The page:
Next, an anisotropic bonded magnet was molded with No. 2 ring 36 thickness of 2 m, saturated magnetic flux density 1.6 T, and cavity 35 width of 1.5 mm. Below, this bonded magnet is referred to as type B. In this case, the aligning magnetic field at point R4 of FIG. 8 was 0.8 T.

The method of alignment is as stated above. Magnetization was performed as follows. A soft magnetic core on the inside of the cylindrical bonded magnet and a soft magnetic yoke were disposed as a magnetizing yoke. The magnetizing magnetic field was the same as the aligning magnetic field, used as a magnetic field parallel to the direction perpendicular to the cylindrical bonded magnet. A pulse magnetic field was employed as the magnetization method, and the magnetizing magnetic field was about 4 T.

Next, with respect to the type A bonded magnet, two types of semi-radially aligned anisotropic rare-earth bonded magnets were made, one with magnet BHmax of 22 MGOe and coercivity of 14 kOe, and one with BHmax of 21 MGOe and coercivity of 17 kOe.

As a comparison example, when making the No. 2 ring 36 thickness 2 m, saturated magnetic flux density 0.30 T, and cavity 35 width 1.5 mm, the aligning magnetic field at point R4 of FIG. 8 was reduced to 0.45 T. In other words, even when the No. 2 ring 36 is formed from a magnetic body, when the thickness of No. 2 ring 36 is reduced, it is understood that the magnetic field in transition region A of cavity 35 is small.

Likewise, a conventional example of a bonded magnet was made with No. 2 ring 36 being a non-magnetic body. The thickness of the non-magnetic ring corresponding to No. 2 ring 36 was 2 m, saturated magnetic flux density 0 T, and cavity 35 width 1.5 mm, in which case the aligning magnetic field at point R4 of FIG. 8 was 0.48 T. In the case of radial alignment by applying a magnetic field from the axial direction when the thickness of the non-magnetic ring corresponding to No. 2 ring 36 was 2 m, saturated magnetic flux density was 0 T, and cavity 35 width was 1.5 mm, the aligning magnetic field at point R4 of FIG. 8 was 0.80 T. The size of the applied magnetic field was determined such that the magnetic field of cavity 35 in region B in which torque is mainly generated would be 0.80 T.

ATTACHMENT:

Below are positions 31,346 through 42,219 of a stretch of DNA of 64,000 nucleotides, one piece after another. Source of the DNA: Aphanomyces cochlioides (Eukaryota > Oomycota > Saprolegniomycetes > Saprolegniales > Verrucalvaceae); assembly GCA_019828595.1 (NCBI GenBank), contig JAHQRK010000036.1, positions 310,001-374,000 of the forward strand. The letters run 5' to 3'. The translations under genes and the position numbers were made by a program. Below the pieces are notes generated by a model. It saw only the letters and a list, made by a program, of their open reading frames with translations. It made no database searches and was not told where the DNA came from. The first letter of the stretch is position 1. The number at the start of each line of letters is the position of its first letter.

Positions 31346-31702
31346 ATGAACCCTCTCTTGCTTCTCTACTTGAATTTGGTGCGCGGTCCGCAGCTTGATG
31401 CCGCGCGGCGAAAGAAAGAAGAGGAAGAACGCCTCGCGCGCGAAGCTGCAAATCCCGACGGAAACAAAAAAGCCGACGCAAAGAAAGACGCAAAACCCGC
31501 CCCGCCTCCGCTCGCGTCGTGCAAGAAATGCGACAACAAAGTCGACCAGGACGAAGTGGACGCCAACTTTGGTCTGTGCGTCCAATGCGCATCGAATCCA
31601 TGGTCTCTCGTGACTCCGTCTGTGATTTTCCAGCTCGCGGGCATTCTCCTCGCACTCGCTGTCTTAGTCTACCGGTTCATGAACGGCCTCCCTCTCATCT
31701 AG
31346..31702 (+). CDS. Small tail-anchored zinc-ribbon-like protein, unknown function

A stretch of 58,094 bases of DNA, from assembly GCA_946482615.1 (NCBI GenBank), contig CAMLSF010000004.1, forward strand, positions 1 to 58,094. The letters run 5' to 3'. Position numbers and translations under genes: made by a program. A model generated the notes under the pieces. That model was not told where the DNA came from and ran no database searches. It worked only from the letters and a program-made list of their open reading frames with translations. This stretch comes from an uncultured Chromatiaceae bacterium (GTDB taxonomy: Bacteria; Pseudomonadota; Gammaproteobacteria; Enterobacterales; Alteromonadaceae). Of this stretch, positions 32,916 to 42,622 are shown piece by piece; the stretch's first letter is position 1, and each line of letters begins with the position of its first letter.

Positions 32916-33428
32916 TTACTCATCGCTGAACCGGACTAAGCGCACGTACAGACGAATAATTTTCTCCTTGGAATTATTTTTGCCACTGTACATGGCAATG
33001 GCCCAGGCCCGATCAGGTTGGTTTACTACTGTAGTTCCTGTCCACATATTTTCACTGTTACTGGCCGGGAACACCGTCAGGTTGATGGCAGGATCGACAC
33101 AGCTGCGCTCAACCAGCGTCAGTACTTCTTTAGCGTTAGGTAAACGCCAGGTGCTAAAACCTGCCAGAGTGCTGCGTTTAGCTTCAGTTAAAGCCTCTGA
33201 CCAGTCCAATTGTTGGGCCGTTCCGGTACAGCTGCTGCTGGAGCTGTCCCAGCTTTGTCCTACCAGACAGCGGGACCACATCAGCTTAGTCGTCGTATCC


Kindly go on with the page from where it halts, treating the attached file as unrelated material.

The type A bonded magnet and radially aligned bonded magnet were respectively made exciting magnets and DC brush motors were produced. Dimensions of the DC brush motors were all made the same. The output torque and cogging torque of these motors was respectively measured. When making the output torque and cogging torque of the DC brush motor using the radially aligned bonded magnet 100%, the DC brush motor using the bonded magnet with the semi-radial alignment of the present embodiment had output torque of 99.6%, and cogging torque of 52.0%.

In the motor using the bonded magnet with the semi-radial alignment of the present embodiment, relative to the motor using a radially aligned magnet, output torque at 99.6% did not decrease, while there was a great reduction in cogging torque at 52.0%. That is, it was possible to obtain the same output torque while reducing only cogging torque to 52.0%. Thus this is a greatly effective improvement in motor properties, preserving high output torque while reducing cogging torque.

The dimensions and properties of the 4-pole DC brush motor using the 4-pole anisotropic rare-earth bonded magnet made according to type A of the present embodiment are shown along with a radially aligned conventional example in Chart 1. The size of the magnet is internal diameter 30 mm, external diameter 33 mm, thickness 1.5 mm, and length 30 mm. The bake yoke has internal diameter 33 mm, external diameter 37 mm, thickness 2 mm, and length 37 mm. The back yoke material is SPCC, the armature material is silicon steel plate, the coil winding is a distribution coil, rated electric current 4.6 A.

[Chart 1]